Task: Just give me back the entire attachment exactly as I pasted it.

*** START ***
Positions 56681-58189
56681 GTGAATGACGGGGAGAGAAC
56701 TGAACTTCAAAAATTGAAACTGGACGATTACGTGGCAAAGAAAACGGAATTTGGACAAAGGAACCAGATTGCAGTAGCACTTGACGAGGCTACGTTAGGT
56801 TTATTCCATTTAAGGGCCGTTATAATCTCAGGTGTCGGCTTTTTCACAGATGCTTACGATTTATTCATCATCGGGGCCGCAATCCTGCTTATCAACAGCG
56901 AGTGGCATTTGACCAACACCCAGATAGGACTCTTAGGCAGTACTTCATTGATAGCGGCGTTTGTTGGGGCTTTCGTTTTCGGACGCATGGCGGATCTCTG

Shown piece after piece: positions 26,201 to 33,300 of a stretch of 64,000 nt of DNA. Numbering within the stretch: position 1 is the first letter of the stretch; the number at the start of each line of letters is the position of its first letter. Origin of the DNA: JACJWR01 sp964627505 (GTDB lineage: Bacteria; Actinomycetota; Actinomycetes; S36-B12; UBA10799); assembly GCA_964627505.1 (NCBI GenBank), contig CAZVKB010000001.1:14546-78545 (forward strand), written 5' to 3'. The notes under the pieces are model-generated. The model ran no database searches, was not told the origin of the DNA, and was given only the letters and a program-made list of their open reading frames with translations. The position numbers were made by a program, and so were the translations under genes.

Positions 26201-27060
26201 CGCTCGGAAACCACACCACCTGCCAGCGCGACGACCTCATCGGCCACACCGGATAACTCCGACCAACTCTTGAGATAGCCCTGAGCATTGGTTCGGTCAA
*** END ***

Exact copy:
Positions 56681-58189
56681 GTGAATGACGGGGAGAGAAC
56701 TGAACTTCAAAAATTGAAACTGGACGATTACGTGGCAAAGAAAACGGAATTTGGACAAAGGAACCAGATTGCAGTAGCACTTGACGAGGCTACGTTAGGT
56801 TTATTCCATTTAAGGGCCGTTATAATCTCAGGTGTCGGCTTTTTCACAGATGCTTACGATTTATTCATCATCGGGGCCGCAATCCTGCTTATCAACAGCG
56901 AGTGGCATTTGACCAACACCCAGATAGGACTCTTAGGCAGTACTTCATTGATAGCGGCGTTTGTTGGGGCTTTCGTTTTCGGACGCATGGCGGATCTCTG

Shown piece after piece: positions 26,201 to 33,300 of a stretch of 64,000 nt of DNA. Numbering within the stretch: position 1 is the first letter of the stretch; the number at the start of each line of letters is the position of its first letter. Origin of the DNA: JACJWR01 sp964627505 (GTDB lineage: Bacteria; Actinomycetota; Actinomycetes; S36-B12; UBA10799); assembly GCA_964627505.1 (NCBI GenBank), contig CAZVKB010000001.1:14546-78545 (forward strand), written 5' to 3'. The notes under the pieces are model-generated. The model ran no database searches, was not told the origin of the DNA, and was given only the letters and a program-made list of their open reading frames with translations. The position numbers were made by a program, and so were the translations under genes.

Positions 26201-27060
26201 CGCTCGGAAACCACACCACCTGCCAGCGCGACGACCTCATCGGCCACACCGGATAACTCCGACCAACTCTTGAGATAGCCCTGAGCATTGGTTCGGTCAA